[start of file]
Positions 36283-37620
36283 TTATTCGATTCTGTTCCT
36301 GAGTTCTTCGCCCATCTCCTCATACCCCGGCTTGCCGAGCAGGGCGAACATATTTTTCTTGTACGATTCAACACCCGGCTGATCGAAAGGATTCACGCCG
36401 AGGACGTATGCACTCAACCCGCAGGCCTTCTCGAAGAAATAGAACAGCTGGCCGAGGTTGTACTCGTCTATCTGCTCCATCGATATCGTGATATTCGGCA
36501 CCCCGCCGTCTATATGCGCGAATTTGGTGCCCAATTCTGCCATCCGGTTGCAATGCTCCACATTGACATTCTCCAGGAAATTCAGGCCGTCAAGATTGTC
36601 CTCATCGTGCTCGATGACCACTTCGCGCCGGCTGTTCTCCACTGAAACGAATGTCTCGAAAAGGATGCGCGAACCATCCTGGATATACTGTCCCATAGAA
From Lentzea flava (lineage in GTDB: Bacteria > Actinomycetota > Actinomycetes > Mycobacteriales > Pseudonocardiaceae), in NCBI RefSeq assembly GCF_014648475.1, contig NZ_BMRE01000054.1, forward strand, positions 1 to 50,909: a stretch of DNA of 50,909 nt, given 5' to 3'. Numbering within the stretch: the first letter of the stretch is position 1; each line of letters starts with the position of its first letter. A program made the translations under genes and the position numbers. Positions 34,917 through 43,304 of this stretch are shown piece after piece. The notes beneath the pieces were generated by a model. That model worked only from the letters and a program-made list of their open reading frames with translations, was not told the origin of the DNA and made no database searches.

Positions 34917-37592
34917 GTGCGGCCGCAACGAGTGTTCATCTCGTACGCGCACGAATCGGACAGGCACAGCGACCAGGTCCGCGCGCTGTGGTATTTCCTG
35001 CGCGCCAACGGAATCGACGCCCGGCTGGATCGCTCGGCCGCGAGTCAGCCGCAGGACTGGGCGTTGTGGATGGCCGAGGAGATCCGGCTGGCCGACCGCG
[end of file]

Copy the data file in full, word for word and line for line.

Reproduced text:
Positions 36283-37620
36283 TTATTCGATTCTGTTCCT
36301 GAGTTCTTCGCCCATCTCCTCATACCCCGGCTTGCCGAGCAGGGCGAACATATTTTTCTTGTACGATTCAACACCCGGCTGATCGAAAGGATTCACGCCG
36401 AGGACGTATGCACTCAACCCGCAGGCCTTCTCGAAGAAATAGAACAGCTGGCCGAGGTTGTACTCGTCTATCTGCTCCATCGATATCGTGATATTCGGCA
36501 CCCCGCCGTCTATATGCGCGAATTTGGTGCCCAATTCTGCCATCCGGTTGCAATGCTCCACATTGACATTCTCCAGGAAATTCAGGCCGTCAAGATTGTC
36601 CTCATCGTGCTCGATGACCACTTCGCGCCGGCTGTTCTCCACTGAAACGAATGTCTCGAAAAGGATGCGCGAACCATCCTGGATATACTGTCCCATAGAA
From Lentzea flava (lineage in GTDB: Bacteria > Actinomycetota > Actinomycetes > Mycobacteriales > Pseudonocardiaceae), in NCBI RefSeq assembly GCF_014648475.1, contig NZ_BMRE01000054.1, forward strand, positions 1 to 50,909: a stretch of DNA of 50,909 nt, given 5' to 3'. Numbering within the stretch: the first letter of the stretch is position 1; each line of letters starts with the position of its first letter. A program made the translations under genes and the position numbers. Positions 34,917 through 43,304 of this stretch are shown piece after piece. The notes beneath the pieces were generated by a model. That model worked only from the letters and a program-made list of their open reading frames with translations, was not told the origin of the DNA and made no database searches.

Positions 34917-37592
34917 GTGCGGCCGCAACGAGTGTTCATCTCGTACGCGCACGAATCGGACAGGCACAGCGACCAGGTCCGCGCGCTGTGGTATTTCCTG
35001 CGCGCCAACGGAATCGACGCCCGGCTGGATCGCTCGGCCGCGAGTCAGCCGCAGGACTGGGCGTTGTGGATGGCCGAGGAGATCCGGCTGGCCGACCGCG